vade mecum

[ vey-dee -mee-kuhm, vah- ]
/ ˈveɪ di ˈmi kəm, ˈvɑ- /

noun, plural va·de me·cums.

something a person carries about for frequent or regular use.
a book for ready reference; manual; handbook.

QUIZZES

DON’T VACILLATE! VANQUISH THIS WORD OF THE DAY QUIZ!

It’d be a real faux pas to miss this quiz on the words from August 3–9, 2020!
Question 1 of 7
What does “vacillate” mean?

Origin of vade mecum

First recorded in 1620–30, vade mecum is from Latin vāde mēcum literally, “go with me”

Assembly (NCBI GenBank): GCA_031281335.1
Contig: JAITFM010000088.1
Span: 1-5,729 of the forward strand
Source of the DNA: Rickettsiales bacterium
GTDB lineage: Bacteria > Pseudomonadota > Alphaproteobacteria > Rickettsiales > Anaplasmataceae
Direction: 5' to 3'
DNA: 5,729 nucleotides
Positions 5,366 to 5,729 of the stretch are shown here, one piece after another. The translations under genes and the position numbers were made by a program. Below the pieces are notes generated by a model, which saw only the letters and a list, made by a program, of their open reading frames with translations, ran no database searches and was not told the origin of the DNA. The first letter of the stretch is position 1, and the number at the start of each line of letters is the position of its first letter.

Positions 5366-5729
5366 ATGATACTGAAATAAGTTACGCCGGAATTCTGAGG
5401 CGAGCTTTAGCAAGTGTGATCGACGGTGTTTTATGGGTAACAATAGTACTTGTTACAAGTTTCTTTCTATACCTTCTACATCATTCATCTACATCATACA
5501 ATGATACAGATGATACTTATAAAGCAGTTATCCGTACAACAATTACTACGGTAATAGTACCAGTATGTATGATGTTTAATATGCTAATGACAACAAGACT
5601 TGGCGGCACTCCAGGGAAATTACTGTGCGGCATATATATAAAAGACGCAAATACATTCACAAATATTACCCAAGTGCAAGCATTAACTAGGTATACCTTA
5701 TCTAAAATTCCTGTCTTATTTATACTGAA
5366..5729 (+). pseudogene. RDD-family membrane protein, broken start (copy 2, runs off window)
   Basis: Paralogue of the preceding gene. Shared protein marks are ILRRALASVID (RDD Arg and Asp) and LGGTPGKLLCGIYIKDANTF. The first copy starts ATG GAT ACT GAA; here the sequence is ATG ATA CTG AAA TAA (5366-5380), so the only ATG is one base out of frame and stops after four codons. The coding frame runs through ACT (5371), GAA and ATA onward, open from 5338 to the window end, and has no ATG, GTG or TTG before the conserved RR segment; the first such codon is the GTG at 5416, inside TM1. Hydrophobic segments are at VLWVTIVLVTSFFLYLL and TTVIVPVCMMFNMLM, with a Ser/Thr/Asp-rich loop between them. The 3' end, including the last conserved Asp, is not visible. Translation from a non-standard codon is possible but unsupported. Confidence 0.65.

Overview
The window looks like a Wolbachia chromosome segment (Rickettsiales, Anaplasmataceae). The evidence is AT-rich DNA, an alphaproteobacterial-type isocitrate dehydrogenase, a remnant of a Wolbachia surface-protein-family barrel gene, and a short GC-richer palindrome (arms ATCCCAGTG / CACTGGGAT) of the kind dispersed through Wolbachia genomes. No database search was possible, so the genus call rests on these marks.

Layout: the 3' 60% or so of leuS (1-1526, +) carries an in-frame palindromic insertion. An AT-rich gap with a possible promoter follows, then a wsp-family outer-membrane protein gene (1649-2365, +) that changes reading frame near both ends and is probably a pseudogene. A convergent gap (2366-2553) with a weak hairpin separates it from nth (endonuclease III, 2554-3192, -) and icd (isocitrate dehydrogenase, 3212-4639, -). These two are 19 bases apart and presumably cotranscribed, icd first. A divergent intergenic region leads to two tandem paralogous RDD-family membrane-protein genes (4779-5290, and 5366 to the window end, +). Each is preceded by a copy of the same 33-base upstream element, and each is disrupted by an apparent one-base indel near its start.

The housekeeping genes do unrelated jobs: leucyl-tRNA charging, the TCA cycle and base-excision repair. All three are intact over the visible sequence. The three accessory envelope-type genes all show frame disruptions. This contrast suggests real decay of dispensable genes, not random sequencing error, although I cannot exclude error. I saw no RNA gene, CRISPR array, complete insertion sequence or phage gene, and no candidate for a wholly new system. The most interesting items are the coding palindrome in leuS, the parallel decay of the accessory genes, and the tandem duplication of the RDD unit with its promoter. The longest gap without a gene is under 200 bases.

Dictionary.com Unabridged Based on the Random House Unabridged Dictionary, © Random House, Inc. 2020

Example sentences from the Web for vade mecum

British Dictionary definitions for vade mecum

vade mecum
/ (ˈvɑːdɪ ˈmeɪkʊm) /

noun

a handbook or other aid carried on the person for immediate use when needed

Word Origin for vade mecum

C17: from Latin, literally: go with me
Collins English Dictionary - Complete & Unabridged 2012 Digital Edition © William Collins Sons & Co. Ltd. 1979, 1986 © HarperCollins Publishers 1998, 2000, 2003, 2005, 2006, 2007, 2009, 2012